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Nearly 86 years later, veteran to receive graveside honors

By JORDAN NAILON | The Chronicle, Centralia, Wash. | Published: April 20, 2017

CENTRALIA, Wash. (Tribune News Service) — At the age of 16, Arthur Russell Nelson gave up the comforts of home and enlisted in the United States Navy. It was a decision rare enough that Nelson’s mother was required to sign a waiver to giver her son permission to serve his country.

Nelson, born and raised in Centralia, spent four years in the Navy before tragedy struck. His demise didn’t come at the end of a barrel in some strange land an ocean’s width away. Instead, he was killed while working as a logger in the Longview area while home on leave on July 17, 1931.

Following his untimely death, Nelson was laid to rest at Mountain View Cemetery in Centralia, but he never received any kind of recognition from the United States government for his service to the country. Instead, his final resting place was marked only by a simple stone that became hidden by weeds and overshadowed by towering headstones, many of which have toppled over themselves over the past eight and a half decades.

Jim Nelson, a Mossyrock native who now lives in Bellevue, never knew his uncle Arthur, but he knew of him through family stories. As the years went by, the lack of reverence began to wear on him. Being a military veteran himself, Jim Nelson knows firsthand the importance of feeling appreciated by one’s country and countrymen for selfless services rendered.

With the help of his sister, Agnes Mary Jane Pedersen, of Centralia, he set out to right the longstanding wrong. Now, with one and a half years of relentless efforts in contacting government officials behind him, Arthur Nelson is finally set to receive graveside honors.

At 11 a.m. on Saturday, April 22, Nelson’s grave will be rededicated during a public ceremony with an official military headstone, a gun salute and a rendition of “Taps.”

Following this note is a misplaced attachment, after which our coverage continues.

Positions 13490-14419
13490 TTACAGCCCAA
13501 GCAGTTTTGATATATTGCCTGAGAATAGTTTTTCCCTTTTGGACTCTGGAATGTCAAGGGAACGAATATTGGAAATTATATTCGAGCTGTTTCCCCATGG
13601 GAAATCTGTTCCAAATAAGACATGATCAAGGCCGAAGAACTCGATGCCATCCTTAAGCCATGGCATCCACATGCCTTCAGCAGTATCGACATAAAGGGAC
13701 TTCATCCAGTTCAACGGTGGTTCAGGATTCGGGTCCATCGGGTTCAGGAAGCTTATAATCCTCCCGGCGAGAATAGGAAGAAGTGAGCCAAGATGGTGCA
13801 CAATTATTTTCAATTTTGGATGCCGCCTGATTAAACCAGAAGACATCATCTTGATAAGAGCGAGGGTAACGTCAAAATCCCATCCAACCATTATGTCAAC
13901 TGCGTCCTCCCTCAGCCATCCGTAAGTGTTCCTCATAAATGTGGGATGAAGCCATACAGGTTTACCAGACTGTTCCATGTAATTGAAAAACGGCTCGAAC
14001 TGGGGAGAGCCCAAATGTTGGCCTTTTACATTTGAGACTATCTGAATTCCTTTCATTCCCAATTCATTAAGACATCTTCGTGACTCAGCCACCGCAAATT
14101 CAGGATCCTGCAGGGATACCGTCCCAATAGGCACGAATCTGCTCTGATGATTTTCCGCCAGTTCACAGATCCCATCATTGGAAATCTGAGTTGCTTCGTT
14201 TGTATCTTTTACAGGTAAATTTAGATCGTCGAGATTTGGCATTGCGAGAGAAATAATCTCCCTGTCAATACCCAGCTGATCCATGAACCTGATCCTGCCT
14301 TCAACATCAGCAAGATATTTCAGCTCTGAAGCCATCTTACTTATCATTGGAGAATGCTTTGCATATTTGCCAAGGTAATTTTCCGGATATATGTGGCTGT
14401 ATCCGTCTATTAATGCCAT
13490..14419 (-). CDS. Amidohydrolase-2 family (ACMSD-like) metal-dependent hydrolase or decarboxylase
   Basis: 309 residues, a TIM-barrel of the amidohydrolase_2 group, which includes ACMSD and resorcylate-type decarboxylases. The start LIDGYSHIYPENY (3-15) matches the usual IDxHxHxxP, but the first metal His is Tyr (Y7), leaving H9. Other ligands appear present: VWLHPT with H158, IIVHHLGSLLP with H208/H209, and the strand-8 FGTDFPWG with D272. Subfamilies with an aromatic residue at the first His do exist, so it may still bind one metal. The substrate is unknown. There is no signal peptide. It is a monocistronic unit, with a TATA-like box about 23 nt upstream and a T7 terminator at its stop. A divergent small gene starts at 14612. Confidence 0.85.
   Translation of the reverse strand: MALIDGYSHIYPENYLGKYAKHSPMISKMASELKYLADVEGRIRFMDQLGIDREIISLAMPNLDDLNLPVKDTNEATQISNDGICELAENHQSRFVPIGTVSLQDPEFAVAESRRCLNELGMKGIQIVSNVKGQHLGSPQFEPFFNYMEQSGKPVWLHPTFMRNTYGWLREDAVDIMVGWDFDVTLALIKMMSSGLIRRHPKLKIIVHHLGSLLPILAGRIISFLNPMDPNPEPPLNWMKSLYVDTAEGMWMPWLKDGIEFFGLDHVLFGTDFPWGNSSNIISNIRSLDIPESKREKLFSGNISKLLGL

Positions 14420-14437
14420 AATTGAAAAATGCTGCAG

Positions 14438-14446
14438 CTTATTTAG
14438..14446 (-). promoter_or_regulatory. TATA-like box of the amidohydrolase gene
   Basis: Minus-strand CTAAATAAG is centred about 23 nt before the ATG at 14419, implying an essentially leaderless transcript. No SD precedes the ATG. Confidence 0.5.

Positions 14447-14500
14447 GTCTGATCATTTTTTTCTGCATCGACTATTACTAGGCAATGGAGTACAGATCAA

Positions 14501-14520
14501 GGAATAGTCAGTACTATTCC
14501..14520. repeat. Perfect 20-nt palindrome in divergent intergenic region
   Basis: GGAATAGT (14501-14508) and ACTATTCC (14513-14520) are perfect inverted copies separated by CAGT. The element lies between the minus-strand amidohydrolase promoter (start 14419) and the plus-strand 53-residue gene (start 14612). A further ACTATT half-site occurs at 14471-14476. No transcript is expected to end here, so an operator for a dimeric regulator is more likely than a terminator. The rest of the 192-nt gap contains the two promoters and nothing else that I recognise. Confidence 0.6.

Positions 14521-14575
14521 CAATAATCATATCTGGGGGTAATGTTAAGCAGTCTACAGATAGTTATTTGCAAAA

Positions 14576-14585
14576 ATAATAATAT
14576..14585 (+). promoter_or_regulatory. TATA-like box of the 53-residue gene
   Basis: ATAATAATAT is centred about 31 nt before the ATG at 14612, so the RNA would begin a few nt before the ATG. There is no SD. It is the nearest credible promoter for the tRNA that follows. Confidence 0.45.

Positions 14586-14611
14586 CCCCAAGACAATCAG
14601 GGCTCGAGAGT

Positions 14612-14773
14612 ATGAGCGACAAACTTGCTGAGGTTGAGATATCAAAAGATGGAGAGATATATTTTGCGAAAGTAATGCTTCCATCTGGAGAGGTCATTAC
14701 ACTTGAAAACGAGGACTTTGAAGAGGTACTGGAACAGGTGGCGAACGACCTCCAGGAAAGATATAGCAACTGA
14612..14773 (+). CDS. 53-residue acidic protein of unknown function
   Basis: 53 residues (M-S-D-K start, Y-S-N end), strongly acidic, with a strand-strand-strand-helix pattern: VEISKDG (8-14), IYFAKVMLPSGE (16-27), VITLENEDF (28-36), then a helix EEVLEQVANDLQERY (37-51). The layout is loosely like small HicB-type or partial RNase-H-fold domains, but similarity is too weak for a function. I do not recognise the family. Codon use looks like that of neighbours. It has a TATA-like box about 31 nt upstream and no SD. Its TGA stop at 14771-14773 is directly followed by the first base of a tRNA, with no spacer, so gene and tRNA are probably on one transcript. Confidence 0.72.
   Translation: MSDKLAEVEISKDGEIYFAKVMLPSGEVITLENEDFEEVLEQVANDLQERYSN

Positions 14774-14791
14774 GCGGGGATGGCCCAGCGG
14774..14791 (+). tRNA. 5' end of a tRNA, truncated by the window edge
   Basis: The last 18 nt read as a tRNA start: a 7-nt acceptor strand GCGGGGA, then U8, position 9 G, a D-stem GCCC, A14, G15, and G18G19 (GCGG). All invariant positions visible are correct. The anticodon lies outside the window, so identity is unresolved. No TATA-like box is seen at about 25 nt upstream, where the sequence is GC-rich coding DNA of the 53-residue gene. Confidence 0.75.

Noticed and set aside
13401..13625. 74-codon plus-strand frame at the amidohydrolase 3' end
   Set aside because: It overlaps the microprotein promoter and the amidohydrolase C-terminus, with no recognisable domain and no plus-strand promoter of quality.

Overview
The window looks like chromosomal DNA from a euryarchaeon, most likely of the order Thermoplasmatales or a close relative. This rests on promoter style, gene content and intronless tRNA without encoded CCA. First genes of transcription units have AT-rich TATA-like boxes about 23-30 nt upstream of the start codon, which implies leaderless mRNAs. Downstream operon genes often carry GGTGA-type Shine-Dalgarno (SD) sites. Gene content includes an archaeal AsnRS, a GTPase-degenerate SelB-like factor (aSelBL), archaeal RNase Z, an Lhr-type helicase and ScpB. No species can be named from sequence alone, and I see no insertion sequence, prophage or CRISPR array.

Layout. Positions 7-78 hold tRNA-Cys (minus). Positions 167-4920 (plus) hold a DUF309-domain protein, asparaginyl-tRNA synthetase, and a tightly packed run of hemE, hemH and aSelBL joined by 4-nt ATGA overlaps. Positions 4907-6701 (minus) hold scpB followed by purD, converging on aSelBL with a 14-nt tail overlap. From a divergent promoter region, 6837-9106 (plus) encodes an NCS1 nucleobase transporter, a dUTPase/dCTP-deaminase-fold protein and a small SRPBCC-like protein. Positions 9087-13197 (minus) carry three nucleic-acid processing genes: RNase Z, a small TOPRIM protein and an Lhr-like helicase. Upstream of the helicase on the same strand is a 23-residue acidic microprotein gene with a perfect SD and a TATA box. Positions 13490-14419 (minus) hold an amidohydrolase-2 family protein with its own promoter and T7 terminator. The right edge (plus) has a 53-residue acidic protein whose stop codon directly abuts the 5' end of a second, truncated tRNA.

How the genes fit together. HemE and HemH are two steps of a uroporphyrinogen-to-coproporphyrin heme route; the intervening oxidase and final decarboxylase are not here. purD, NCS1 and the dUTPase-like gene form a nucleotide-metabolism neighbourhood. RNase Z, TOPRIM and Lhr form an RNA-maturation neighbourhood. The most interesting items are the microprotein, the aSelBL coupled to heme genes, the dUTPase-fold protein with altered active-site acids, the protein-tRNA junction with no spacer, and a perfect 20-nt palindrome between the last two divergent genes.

Despite the happy ending that is well within sight, Nelson says it was a long and difficult task. For one, Nelson noted that the request for a veteran’s headstone was originally turned down by the U.S. Department of Veterans Affairs.

“Don’t ask me why. They claimed that he had a marker, but you couldn’t even see it and it wasn’t a gravestone,” said Nelson. “My sister down there in Centralia filed the paperwork in October 2015. I found out a year later that we’d been turned down.”

With their initial attempt so unceremoniously rebuked, Nelson and Pedersen filed an appeal and summoned the support of state politicians and veterans groups in order to help champion their cause. With their goal nearly complete, Nelson was sure to thank 3rd District Congresswoman Jaime Herrera Beutler, R-Camas, and 9th District Congressman Adam Smith as well as U.S. Sen. Patty Murray for their efforts in changing the official stance at the VA.

“We also wish to Honor Local Members of VFW Post 2200 and American Legion Post 17 for their participation,” wrote Nelson in a letter to The Chronicle.

The dedication ceremony for Arthur Nelson’s new gravestone will be open to the general public, and Jim Nelson is hoping there will be a strong contingent of local veterans present to share in the moment that’s been so long in arriving.

“Loyalty is very important to me because I’m a military man. I’m not doing this for me. I’m doing this because a U.S. Navy veteran is lying there without a gravestone,” said Nelson, whose son is also a military man currently stationed at Fort Lewis. “It is historic since it is 86 years later and I wanted to give some recognition to those wonderful people at the VFW and the American Legion post there in Centralia who do so much to honor veterans. We don’t say thank you enough.”

Nelson is currently working on a number of other historic military burial cases around the country. About four years ago, he wrote a book called “Rock Hill” that tells the story of a young man growing up during World War II. Nelson’s own military service came about when he was drafted into the Army in 1961. His tenure in the military included a stint at Fort Lewis, and although he didn’t always get the job he wanted most, he is grateful for all that he learned during his time of service.

“Back when I was a young man and my friends would get in trouble the judge would say, ‘Well, do you want do two years at Green Hill or join Uncle Sam’s Army?’ It was a no brainer so a lot of them chose to join the military. And you know what? It made men out of them,” said Nelson.

Mostly, Nelson is grateful to have escaped the grizzly fate of his patriotic uncle, who he only learned about through family stories.

“It was the highball era in the woods,” said Nelson. “They killed a man a day in the woods back in those days.”

The dedication ceremony for Arthur Nelson’s new gravestone will be held at 11 a.m. on April 22 at Mountain View Cemetery. All community members are invited, particularly active or veteran members of the United States military. The service will include a ceremonial gun salute, a message by Chaplain Gary Graveline and a performance of “Taps” by a military trumpeter.

Mountain View Cemetery is located at 1113 Caveness Drive, Centralia.

©2017 The Chronicle (Centralia, Wash.)
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Distributed by Tribune Content Agency, LLC.

 

Members of the Navy Region Northwest Honor Guard stand at parade-rest during a funeral service in Tacoma, Washington on April 18, 2015.
SETH COULTER/U.S. NAVY

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